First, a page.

If nothing else, read this book to meet Boris. View all 7 comments. The Goldfinch by Donna Tartt This is more than a beautifully written novel. It is a life philosophy, a love letter to great art and a literary version of a painting.
Life is full of struggle but the beauty we encounter during it might be what makes it worth living. They want it all as detailed as possible because even the The Goldfinch by Donna Tartt This is more than a beautifully written novel. They want it all as detailed as possible because even the tiniest things mean something. Whenever you see flies or insects in a still life—a wilted petal, a black spot on the apple—the painter is giving you a secret message.
Death in life. But if you look closer—there it is. When the scene shifts to the barren wasteland of suburban Las Vegas, it is a striking contrast. The characters and their stories are conveyed with such detail, they've become real people to me. Theo is a modern-day Pip Great Expectations. Hobie is a modern-day Joe Gargery Great Expectations. He's a kind, gentle man who rehabilitates furniture in a dusty antique shop The Old Curiosity Shop.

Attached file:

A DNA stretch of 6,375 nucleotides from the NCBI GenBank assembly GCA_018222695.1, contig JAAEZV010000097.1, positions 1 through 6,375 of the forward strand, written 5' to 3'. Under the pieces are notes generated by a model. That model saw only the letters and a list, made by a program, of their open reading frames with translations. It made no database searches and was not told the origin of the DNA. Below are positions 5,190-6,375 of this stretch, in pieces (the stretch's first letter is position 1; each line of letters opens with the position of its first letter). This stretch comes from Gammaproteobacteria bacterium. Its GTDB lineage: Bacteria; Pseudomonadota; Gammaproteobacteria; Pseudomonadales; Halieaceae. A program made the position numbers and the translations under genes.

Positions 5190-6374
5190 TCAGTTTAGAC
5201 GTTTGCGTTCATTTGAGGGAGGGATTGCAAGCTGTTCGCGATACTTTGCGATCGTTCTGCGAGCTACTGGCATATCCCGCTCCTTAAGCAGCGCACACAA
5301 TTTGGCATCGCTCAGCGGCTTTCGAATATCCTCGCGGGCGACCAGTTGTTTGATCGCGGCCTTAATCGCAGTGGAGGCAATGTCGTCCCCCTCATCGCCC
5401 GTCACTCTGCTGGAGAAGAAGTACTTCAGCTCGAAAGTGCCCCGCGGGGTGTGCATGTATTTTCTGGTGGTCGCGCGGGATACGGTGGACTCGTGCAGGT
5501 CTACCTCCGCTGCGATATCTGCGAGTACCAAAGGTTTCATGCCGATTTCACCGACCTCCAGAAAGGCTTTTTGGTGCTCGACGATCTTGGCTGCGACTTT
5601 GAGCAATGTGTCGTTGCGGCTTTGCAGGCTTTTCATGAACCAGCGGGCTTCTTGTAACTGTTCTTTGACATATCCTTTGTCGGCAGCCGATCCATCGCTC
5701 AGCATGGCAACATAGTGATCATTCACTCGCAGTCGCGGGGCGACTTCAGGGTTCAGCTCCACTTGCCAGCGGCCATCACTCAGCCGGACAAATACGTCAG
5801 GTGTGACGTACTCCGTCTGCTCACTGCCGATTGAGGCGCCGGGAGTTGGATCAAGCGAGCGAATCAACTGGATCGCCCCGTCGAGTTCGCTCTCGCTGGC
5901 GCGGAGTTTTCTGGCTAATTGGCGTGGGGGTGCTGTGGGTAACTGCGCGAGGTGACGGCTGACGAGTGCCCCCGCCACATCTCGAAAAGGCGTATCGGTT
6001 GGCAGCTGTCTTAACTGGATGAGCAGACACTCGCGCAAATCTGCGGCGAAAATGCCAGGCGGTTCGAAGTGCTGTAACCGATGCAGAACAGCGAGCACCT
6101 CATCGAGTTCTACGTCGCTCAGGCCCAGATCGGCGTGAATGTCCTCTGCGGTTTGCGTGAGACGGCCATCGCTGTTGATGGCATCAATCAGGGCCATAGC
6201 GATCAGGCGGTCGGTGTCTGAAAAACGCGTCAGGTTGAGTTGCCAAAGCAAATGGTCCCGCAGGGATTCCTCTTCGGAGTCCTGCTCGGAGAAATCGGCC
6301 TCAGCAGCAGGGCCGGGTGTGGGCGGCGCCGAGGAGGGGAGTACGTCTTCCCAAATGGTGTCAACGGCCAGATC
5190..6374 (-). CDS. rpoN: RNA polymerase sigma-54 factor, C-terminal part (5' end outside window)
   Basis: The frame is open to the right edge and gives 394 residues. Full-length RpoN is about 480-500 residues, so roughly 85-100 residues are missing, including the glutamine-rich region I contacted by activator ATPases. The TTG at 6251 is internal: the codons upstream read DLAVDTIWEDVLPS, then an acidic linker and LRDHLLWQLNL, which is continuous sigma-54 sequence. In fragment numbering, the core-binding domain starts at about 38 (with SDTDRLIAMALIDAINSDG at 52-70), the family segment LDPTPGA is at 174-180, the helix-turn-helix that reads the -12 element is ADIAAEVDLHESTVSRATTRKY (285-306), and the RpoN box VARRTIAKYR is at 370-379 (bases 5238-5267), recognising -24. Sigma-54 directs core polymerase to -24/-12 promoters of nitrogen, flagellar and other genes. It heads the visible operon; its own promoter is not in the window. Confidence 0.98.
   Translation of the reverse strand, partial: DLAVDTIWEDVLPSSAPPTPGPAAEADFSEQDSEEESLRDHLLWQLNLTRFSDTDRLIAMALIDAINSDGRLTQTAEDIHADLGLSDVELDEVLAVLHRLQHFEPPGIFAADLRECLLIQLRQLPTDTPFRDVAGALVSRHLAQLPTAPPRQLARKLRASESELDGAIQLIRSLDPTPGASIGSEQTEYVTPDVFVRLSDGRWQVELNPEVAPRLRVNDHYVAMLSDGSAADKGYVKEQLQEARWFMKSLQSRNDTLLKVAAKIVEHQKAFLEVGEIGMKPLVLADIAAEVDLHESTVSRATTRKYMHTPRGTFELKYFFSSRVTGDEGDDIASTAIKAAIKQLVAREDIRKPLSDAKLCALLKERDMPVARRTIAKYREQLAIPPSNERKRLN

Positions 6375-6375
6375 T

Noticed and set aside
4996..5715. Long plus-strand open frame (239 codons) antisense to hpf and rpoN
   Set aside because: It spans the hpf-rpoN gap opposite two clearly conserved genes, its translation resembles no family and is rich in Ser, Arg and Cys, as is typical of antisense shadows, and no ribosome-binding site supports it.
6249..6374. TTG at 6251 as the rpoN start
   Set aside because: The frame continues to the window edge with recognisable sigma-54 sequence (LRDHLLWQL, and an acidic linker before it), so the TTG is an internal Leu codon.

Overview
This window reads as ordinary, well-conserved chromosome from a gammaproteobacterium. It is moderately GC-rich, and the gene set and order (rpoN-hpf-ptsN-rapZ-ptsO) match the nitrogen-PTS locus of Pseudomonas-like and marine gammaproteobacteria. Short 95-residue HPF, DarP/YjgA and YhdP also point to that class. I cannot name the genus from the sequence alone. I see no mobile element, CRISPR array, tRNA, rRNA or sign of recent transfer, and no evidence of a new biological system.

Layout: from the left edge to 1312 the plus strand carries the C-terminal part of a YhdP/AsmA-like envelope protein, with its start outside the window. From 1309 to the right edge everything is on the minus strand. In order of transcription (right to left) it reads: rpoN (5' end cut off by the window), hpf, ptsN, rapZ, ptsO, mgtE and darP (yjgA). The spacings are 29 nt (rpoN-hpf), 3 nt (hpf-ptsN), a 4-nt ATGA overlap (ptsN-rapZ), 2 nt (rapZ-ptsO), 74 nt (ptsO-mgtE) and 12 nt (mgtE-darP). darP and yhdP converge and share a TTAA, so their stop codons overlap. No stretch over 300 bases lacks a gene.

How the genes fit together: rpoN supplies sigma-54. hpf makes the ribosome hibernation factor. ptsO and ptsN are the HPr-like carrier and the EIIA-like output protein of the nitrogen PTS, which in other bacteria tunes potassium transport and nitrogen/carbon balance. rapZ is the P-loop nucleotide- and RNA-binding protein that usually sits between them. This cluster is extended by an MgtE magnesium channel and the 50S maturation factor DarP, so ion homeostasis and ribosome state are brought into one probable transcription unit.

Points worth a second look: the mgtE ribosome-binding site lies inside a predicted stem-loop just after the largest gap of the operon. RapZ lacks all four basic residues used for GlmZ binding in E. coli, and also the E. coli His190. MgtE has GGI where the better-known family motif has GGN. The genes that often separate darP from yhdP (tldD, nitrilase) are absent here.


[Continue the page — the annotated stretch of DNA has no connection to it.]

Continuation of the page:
An entire part of the book is named after Dostoevsky's novel, The Idiot. Boris spends several paragraphs analyzing The Idiot and its dark message about life. Boris nicknames the Theo as Potter, a sharp contrast between the cute, wholesomeness of Harry Potter with the bleakness of Theo's life as an orphan.
They live in a richly decorated Upper West Side apartment stuffed with priceless furniture and large, dark oil paintings of naval battles. The Age of Innocence, Great Gatsby. Art in almost every form is represented in the book: I counted 36 works of classic literature referenced in The Goldfinch, 24 classic films, 20 iconic paintings, and a dozen iconic musicians and pieces of music.